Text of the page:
Young people in Myanmar and neighbouring Thailand began adopting the Milk Tea Alliance (MTA) in a show of solidarity, and Chia and Singer argue that this regional pro-democracy movement based on Twitter, and not ASEAN, offers a vision for a democratic and federalist Myanmar, and that it has been a central force in shaping the way Myanmar’s youth understand the current battle between pro-democracy protesters and their vastly better armed opponents, ‘a predicament faced by other youth in neighboring countries’ (Chia and Singer 2021). Across Asia, activists held rallies to support protesters, revealing the growing influence of cross-border youth movements pushing for democracy with the rallying cry ‘Milk Tea Alliance’. Pro-democracy campaigners in Taipei and in Bangkok, Melbourne and Hong Kong took to the streets waving #MilkTeaAlliance signs and flags. The hashtag, which originated as a protest against online attacks from nationalists in China, has been used millions of times. Its name originates from the shared passion for the milky drink in Thailand, Hong Kong, and Taiwan. Activists in Indonesia and Malaysia held online protests and thousands more, from Southeast Asia and elsewhere, took part in a social media campaign, posting messages and artwork. 22 Young people from the Burmese diaspora also rallied in support. In the US, they staged demonstrations, lobbied the US government, and fund-raised. The Support the Democracy Movement in Burma donated money to striking civil servants who in many cases had lost their income or been evicted from government housing, to representatives of the civilian government and to those displaced by conflict (Nachemson 2021).
As the violence and arrests increased, the crowds on the streets disappeared. In Yangon, groups of mostly young people appeared briefly, shouting slogans and flashing the three-finger salute. Many were forced to return to their home states where resistance was more difficult. Some still found creative ways to inspire revolutionary change and carry on the fight through groups such as the Wired Youth Connecting Myanmar, Twitter Team for Revolution and Federal FM underground radio station. Chiu (2022) reports however that the coup both unites and divides Myanmar’s youth, and that although many young people continue to engage in more direct activities, such as armed resistance, flash protests, or cyber warfare, others have shifted to everyday resistance, such as non-compliance or boycotting military-related businesses. She also found that many young people in Myanmar feel ambivalent towards their disrupted futures and aspirations amid widespread political violence and that the concerns of those who have become more subtle in their resistance have also shifted from being targeted and threatened by the military to being mistakenly targeted and shamed for supporting the military, and from worrying about physical safety to concerns about a lack of progress in their lives. She observes that while the current coup has in one sense united people in the fight against the military, regardless of ethnicity or religion, it also divides them by reducing life decisions to a strict dichotomy between pro-military and pro-democracy.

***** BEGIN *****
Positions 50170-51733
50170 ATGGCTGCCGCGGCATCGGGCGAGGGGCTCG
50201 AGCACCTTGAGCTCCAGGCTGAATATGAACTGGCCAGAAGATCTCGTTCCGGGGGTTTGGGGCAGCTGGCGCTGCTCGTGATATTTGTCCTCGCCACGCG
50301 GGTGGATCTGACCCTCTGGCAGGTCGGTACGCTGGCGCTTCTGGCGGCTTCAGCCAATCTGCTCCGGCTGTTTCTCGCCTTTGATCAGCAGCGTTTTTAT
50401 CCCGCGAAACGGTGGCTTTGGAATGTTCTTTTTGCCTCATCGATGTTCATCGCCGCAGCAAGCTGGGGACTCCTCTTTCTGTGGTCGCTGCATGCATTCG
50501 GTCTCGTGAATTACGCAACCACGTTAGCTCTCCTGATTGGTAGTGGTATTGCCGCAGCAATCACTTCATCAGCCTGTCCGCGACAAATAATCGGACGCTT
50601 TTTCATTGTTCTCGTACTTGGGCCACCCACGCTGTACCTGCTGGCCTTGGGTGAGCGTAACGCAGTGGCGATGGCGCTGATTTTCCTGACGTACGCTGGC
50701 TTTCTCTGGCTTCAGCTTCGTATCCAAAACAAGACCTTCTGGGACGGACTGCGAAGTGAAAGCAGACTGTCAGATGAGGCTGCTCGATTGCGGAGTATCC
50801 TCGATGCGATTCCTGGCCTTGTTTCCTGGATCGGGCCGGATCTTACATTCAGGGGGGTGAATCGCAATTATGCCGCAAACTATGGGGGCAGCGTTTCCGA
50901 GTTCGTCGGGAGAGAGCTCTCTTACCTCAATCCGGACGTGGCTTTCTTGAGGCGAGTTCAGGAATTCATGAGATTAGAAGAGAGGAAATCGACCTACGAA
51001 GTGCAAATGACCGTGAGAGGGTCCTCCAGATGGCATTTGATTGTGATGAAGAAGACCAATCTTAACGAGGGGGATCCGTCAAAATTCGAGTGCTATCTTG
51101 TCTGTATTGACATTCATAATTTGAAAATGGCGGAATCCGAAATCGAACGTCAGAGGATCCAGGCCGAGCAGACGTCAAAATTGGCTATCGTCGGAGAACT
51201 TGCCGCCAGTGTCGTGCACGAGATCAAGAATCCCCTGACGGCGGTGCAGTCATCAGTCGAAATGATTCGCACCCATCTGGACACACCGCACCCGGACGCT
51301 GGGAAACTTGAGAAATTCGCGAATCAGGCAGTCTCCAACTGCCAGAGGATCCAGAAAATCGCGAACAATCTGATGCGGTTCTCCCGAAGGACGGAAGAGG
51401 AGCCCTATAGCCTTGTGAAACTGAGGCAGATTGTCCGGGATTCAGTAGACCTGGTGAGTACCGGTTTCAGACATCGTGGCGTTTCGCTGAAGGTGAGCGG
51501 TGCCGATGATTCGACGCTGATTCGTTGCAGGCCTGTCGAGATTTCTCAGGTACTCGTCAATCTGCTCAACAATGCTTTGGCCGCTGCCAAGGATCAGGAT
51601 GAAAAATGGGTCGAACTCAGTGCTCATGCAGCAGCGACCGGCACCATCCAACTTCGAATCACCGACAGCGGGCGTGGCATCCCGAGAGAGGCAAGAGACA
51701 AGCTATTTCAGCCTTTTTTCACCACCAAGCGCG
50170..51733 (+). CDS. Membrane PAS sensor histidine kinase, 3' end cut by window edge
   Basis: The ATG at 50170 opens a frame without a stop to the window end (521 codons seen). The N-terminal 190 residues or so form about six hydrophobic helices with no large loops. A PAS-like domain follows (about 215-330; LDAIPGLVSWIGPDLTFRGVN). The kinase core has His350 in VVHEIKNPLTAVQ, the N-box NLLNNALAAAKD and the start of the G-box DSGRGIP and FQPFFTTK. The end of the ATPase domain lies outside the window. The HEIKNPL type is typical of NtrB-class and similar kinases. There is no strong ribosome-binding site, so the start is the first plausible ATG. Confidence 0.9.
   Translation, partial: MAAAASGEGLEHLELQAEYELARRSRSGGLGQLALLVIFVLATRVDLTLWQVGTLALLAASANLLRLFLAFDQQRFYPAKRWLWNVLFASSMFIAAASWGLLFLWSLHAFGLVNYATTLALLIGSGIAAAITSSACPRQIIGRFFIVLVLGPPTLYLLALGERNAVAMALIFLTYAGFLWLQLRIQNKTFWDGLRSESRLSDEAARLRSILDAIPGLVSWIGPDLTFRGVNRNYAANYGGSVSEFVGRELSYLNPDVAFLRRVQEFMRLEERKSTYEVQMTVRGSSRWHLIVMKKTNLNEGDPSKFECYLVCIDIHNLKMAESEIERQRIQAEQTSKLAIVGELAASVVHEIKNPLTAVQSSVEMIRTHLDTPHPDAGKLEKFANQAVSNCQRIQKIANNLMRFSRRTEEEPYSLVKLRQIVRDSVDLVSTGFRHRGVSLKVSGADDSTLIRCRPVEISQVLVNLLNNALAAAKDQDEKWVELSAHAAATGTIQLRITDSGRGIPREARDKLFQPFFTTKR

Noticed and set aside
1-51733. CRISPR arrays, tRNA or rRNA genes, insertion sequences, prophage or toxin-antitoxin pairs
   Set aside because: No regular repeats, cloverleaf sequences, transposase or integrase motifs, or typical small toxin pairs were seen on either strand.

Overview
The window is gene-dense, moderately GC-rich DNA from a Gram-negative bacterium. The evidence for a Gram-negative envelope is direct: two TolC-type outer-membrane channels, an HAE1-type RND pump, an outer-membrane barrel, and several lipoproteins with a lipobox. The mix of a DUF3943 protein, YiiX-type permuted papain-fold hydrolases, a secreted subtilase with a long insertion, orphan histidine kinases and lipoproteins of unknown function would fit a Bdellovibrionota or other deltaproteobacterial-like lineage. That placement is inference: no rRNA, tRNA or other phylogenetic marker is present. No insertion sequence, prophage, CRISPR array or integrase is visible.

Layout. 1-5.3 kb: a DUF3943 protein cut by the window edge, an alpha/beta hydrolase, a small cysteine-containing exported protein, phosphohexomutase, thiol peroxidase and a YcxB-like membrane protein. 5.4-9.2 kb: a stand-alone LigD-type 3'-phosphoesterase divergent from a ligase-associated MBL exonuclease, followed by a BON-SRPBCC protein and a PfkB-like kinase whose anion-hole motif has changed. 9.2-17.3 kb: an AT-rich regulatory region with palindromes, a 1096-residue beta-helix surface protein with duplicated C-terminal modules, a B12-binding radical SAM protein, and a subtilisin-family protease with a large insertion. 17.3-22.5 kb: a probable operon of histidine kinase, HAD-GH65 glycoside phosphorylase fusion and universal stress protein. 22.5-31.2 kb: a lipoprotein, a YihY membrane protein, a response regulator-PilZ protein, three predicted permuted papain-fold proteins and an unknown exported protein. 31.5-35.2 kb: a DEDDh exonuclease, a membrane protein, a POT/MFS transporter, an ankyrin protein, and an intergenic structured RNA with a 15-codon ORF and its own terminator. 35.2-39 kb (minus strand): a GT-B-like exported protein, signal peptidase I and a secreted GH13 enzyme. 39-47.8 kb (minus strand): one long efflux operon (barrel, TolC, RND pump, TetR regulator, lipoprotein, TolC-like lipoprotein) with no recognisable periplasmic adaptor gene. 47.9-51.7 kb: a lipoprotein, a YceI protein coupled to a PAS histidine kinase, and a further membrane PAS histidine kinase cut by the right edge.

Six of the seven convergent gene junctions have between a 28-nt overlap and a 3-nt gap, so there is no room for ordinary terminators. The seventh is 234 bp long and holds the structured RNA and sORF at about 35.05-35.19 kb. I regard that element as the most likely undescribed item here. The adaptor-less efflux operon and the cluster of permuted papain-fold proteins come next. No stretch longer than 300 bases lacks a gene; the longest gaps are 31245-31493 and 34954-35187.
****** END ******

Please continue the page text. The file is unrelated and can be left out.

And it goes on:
The political crisis in Myanmar has also demonstrated how the digital world is now an integral part of civil conflict, and that whereas previously social media were places of discussion and debate, they are now linked to many cases of violence.
Whether in Syria, Hong Kong, Thailand, or the United States, online interactions are interwoven with real-world protest, resistance, and violence. Following the military coup of February 2021, protesters organised online and used social media to spread and amplify their voices. The military responded with network shutdowns, control over telecoms, online surveillance, and stop and search of mobile phones. Youth in Myanmar faced an existential crisis. The country’s brief experiment with democracy and an open media environment had seen social media emerge as a place of outspoken discussion and free expression—including the challenging rise of online hate speech and social punishment. Now, that online environment is linked to many cases of arrest, torture, and even death.

7. Gender Diversity: Women and Girls on the Frontline